Though I did not want to ape Stone's style and approach in Persona non Grata, I thought certain aspects of it might well serve my film, in particular his use of three or four roving, visible-to-the-audience cameras covering sit-down interviews and other activities. In my view, this style not only gave you a strong sense of immediacy, but you sensed the pressure and frustration he and his crew were feeling throughout the film. Multiple cameras trained on the same person also enable cutting to other angles to punctuate a particularly important word or phrase or expression.

The budget for Companions to None did not allow for such extravagance considering the scores of interviews I needed for the film. So I went with only two cameras: one on sticks, one roving and both on the interviewee on almost every sit-down interview.

Having come out of regional and national TV commercial production in which 35mm camera systems are the norm, and later with BetaSP cameras for corporate-sponsored documentaries, I was reluctant to even consider using one of those toy-sized DV cameras for this project. How could anything that tiny produce a broadcast-quality image? Nevertheless, I shot some tests with Panasonic's little DVX100 camcorder. I was stunned by the image quality it produced and decided to go with it. Filming at 24fps progressive would help provide the look I wanted. Unlike large and heavy film or BetaSP cameras, it would not bring attention to itself or to the crew. That was critically important, because we would need to film in places where we would not want to be noticed. In fact, with that camera and dressed like tourists, we filmed several illegal puppy mill operations as well as abusive animal control workers and citizens without incident or interruption.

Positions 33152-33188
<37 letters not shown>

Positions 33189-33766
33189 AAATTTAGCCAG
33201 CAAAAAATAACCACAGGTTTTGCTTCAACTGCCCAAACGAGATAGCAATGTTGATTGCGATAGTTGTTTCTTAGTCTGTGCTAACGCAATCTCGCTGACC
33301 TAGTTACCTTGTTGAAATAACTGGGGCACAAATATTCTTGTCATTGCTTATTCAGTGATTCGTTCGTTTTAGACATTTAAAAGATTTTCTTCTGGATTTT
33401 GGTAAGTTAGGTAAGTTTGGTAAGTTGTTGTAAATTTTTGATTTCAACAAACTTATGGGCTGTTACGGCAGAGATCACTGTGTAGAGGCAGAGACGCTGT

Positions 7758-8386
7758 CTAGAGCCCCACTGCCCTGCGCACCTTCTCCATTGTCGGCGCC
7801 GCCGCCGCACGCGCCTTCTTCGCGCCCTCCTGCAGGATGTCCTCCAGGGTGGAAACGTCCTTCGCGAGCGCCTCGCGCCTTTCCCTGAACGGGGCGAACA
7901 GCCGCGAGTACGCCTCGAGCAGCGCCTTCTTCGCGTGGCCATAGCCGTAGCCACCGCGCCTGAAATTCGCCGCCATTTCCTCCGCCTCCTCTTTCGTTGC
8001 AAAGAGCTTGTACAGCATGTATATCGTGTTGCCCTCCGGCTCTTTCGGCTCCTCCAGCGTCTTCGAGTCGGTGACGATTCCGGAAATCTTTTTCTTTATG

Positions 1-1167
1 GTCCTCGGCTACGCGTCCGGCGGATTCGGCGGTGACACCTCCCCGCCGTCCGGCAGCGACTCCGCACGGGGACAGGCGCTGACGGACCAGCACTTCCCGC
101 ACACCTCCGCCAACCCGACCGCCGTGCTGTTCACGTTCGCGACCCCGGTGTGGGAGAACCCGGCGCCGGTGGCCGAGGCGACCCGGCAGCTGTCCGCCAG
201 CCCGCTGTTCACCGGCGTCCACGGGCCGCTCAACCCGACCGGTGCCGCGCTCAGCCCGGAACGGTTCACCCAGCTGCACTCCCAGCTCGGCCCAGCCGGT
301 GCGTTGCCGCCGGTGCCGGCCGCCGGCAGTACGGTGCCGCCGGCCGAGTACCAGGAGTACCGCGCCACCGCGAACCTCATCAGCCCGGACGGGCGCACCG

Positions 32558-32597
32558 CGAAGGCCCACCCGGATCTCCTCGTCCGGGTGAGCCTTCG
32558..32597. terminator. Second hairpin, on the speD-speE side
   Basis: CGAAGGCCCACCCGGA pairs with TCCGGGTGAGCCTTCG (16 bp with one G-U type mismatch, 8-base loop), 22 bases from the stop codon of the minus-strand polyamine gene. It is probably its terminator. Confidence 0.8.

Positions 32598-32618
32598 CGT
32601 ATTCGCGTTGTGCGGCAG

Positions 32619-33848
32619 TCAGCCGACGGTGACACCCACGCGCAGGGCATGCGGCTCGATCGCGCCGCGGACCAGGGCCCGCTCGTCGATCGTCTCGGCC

Since stray dogs, alone or in packs, are almost constantly on the move, the camera's light weight and maneuverability enabled excellent coverage of these restless, wary animals at their eye level. I cringe every time I see motion footage or a still of a dog or cat shot with the camera looking down on them. Unless dramatically or otherwise justified, it's a sorry, amateurish angle.

Neither the subject matter nor the things and places we filmed would be pretty. The last thing I wanted was a pretty film. While Mexico features many breathtakingly beautiful places both natural and constructed, most of the areas in which this story takes place would not be mistaken for Beverly Hills. Lacking the resolution, latitude and color depth of film, HD or even BetaSP, the unfiltered image quality produced by the DVX100 still had the slick, sanitary look of videotaped news footage or soap operas. Shooting at 24P helped reduce those qualities but not completely eliminate them. The only practical solution was to use some lens filtration and rather expensive, time-consuming software to "dirty up" the imagery later in post.